Italy's Draghi puts Vatican on guard over anti-homophobia bill

·1-min read
German Chancellor Merkel meets Italian PM Draghi in Berlin

ROME (Reuters) - Prime Minister Mario Draghi put the Vatican on guard on Wednesday not to interfere with a parliamentary debate over a draft law designed to combat homophobia, saying Italy was a secular state.

The Vatican earlier this month protested to Italy over the contested bill, saying that in its present form it could restrict the religious freedom of the Catholic Church in Italy.

But Draghi, a practicing Catholic, said parliament was free to discuss laws and legislate. "Ours is a secular state, not a religious state," he told the upper chamber Senate.

He added that Italy also had checks and balances in the system to make sure it met its international obligations.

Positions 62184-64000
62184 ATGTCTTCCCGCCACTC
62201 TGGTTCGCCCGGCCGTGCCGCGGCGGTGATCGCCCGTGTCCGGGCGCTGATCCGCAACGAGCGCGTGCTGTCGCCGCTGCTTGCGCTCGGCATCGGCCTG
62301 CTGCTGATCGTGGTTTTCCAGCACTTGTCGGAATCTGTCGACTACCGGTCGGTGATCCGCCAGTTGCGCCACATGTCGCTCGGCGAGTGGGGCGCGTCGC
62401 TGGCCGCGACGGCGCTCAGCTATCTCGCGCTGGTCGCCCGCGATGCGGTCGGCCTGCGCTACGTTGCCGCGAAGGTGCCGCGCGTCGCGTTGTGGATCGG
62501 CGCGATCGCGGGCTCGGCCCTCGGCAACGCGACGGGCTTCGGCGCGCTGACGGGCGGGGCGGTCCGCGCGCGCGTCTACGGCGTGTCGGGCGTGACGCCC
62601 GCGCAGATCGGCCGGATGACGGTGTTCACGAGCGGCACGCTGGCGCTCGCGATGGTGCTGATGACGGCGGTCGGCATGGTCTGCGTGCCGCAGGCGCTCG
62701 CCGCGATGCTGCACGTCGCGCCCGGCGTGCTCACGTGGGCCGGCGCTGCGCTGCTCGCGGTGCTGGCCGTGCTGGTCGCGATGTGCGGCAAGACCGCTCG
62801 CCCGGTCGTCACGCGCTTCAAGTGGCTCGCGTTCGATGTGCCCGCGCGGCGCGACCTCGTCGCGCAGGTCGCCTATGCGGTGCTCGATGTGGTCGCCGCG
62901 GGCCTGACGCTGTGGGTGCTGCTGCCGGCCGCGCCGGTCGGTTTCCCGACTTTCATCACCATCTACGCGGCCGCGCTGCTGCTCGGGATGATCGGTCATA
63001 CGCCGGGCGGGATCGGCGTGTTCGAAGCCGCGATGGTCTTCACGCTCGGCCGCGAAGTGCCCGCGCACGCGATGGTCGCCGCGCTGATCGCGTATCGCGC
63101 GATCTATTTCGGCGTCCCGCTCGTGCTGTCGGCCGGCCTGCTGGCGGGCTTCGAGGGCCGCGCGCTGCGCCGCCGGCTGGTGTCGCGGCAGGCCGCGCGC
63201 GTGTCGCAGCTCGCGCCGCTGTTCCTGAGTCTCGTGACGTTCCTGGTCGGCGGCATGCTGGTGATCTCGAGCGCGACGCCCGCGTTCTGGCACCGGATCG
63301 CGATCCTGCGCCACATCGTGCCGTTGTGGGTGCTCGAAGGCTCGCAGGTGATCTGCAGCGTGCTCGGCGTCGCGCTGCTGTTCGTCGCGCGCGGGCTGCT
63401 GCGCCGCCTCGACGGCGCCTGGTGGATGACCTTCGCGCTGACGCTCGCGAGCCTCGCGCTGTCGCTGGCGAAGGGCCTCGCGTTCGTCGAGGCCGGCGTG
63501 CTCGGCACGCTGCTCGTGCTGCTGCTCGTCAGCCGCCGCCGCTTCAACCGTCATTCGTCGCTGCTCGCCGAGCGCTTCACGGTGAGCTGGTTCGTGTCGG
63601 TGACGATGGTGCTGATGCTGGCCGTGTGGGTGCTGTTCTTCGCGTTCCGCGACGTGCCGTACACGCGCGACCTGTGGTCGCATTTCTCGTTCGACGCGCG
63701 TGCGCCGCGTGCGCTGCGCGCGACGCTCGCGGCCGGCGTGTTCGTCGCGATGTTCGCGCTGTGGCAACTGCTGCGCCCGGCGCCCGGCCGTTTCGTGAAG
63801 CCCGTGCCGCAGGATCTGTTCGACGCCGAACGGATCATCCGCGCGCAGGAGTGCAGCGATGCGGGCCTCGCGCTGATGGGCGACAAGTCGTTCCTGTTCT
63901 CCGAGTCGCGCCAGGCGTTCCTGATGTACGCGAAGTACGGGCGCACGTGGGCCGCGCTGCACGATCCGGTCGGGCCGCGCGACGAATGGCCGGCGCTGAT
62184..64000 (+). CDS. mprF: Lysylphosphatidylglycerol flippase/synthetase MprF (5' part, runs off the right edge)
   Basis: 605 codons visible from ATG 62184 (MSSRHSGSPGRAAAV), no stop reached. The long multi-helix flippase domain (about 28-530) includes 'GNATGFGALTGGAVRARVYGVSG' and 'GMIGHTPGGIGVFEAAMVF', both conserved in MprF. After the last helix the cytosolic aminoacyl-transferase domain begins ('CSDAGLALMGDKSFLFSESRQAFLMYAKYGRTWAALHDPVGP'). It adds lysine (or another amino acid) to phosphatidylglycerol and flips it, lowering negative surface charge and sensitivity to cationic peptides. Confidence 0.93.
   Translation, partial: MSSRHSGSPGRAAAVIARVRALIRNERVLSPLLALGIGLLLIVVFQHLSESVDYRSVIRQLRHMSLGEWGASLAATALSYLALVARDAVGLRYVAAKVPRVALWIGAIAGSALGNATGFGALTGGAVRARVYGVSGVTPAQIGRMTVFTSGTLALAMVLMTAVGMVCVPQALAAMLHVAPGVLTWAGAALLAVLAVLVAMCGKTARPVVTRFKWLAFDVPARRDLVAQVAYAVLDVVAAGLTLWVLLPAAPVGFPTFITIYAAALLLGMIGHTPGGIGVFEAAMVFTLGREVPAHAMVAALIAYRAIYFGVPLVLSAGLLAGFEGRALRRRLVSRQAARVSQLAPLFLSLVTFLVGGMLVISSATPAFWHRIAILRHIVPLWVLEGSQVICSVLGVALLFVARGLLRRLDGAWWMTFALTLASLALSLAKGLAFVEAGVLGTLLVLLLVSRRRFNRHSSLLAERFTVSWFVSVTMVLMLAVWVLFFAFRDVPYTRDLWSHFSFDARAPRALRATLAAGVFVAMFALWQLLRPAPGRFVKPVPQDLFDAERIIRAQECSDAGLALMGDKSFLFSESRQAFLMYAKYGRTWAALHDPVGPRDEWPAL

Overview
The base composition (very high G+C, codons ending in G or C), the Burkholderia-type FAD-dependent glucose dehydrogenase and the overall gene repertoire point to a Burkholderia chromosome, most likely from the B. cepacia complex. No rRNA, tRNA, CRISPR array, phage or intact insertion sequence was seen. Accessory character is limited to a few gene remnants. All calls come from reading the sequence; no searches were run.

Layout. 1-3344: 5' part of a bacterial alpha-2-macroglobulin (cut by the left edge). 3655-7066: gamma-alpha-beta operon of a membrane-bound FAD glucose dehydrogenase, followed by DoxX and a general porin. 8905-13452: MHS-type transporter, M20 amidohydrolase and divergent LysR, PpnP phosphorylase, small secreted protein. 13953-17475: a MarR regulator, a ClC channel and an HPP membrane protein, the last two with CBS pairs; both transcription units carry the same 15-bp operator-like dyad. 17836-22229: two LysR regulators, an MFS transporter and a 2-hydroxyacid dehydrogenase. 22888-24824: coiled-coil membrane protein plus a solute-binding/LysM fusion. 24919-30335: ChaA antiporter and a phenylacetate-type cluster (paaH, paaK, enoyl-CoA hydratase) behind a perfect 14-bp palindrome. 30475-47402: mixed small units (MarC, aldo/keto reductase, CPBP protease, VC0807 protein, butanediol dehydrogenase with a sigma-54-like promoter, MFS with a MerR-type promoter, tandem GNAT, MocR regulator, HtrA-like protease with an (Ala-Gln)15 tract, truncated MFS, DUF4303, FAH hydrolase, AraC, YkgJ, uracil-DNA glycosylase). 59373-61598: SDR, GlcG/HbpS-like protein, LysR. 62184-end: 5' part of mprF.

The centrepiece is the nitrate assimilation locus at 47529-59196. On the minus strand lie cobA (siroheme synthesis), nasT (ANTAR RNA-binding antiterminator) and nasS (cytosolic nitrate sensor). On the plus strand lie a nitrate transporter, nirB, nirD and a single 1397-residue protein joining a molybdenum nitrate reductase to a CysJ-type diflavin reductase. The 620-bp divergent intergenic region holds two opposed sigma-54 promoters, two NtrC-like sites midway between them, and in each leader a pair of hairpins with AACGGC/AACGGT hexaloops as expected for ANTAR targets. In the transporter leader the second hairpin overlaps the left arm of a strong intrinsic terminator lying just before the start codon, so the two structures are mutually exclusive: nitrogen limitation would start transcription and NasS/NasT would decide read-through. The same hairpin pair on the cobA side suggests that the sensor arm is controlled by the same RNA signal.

"Our legal system contains all the guarantees to ensure that laws always respect constitutional principles and international commitments, including the concordat with the Church," he said.

Draghi was referring to the 1929 Lateran Pacts, which established the Vatican City as a sovereign state and regulates relations between it and Italy.

The Vatican, in a letter delivered to Italy's embassy to the Holy See, argued that the draft law could restrict religious freedom guaranteed the church under that accord.

(Reporting by Angelo Amante; Editing by Crispian Balmer)

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